Mommy often gives me the bread off the table or some snack she packed in my diaper bag when we go out to dinner when she orders off the menu for me.
I also eat the crayons that everyone gives me. She said she doesn't understand why they think little babies would want crayons, except at Macaroni Grill where everyone get crayons.
Daddy likes to do the puzzles on the kids menu sometimes.
Mommy has never taken me out to Olive Garden to eat, although she talks about it here. I guess she is craving pasta.
The beauty with so many restaurants having online menus is that you can pick the meal that fit's your child's needs the most by going online and researching the menu and nutrition information before going to the restaurant.
There are other ways to plan ahead when eating out. Grab a menu (or have someone hold it for you while you juggle diaper bag and baby) and take a look at what's available while you wait to be seated so you are ready to order for them when the waitress comes to take your drink order.
If there are menus available to take home you can also create a little folder of your favorites to keep somewhere in the house or in the car so you are able to look at them before dining out.
By planning ahead, you already know you want the kids menu's breaded chicken fingers with broccoli at Olive Garden for your two-year-old, or, or decide to share your veggies from the grilled Chicken Spiedini along with a nibble of stuffed mushroom beforehand with your little one.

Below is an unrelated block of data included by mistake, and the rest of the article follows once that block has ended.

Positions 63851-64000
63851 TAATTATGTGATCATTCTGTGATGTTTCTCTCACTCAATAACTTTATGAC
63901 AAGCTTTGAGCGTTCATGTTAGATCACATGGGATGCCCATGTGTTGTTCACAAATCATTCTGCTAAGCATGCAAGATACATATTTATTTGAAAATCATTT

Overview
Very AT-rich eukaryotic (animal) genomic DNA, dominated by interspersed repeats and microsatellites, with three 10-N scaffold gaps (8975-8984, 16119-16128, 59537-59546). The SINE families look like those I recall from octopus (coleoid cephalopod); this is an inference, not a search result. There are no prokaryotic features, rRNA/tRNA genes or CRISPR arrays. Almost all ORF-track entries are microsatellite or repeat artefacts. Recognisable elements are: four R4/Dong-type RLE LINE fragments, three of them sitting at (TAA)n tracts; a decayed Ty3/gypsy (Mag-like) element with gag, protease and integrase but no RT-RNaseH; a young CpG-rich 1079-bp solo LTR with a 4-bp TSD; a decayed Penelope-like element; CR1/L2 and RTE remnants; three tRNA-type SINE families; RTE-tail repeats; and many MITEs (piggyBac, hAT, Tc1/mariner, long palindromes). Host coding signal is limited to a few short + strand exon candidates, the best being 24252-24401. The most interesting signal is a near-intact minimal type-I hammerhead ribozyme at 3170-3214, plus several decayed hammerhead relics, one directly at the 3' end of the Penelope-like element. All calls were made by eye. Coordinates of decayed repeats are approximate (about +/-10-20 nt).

Studying the menu and seeing the vast amount of chicken and cheese that seems to make up so many kid's menus may have you choose to bring your own food for your child as well, and also means that they are free to eat when they are ready to do so- which may mean the minute they are in the high chair, if they are like Foodie Baby!
I just read through the December/January issue of Parenting Early Years and the article entitled 'Take Your Toddler Anywhere' by author Erin Zammett Ruddy discusses eating out at restaurants with toddlers. In the article it is recommended to order their food as soon as you sit down at the table (and after they are belted in a working highchair, diaper bag stashed away, and all of the forks and knives and plates and glasses out of reach. Or before. Whichever works best.)
I loved that piece of advice and being able to look at a menu online would make that easy.
Other advice- Zammett Ruddy also says to have the hostess clear the table until the food comes to keep children from trying to play with silverware and sugar packets, or to try to keep them entertained with a game (I remember doing I Spy when I was little.) She also quotes "Time for Dinner" author Jenny Rosenthal, who says to go for an early reservation (like before 6 p.m.).
For other tips about eating at restaurants check out 4 more here at Parenting.com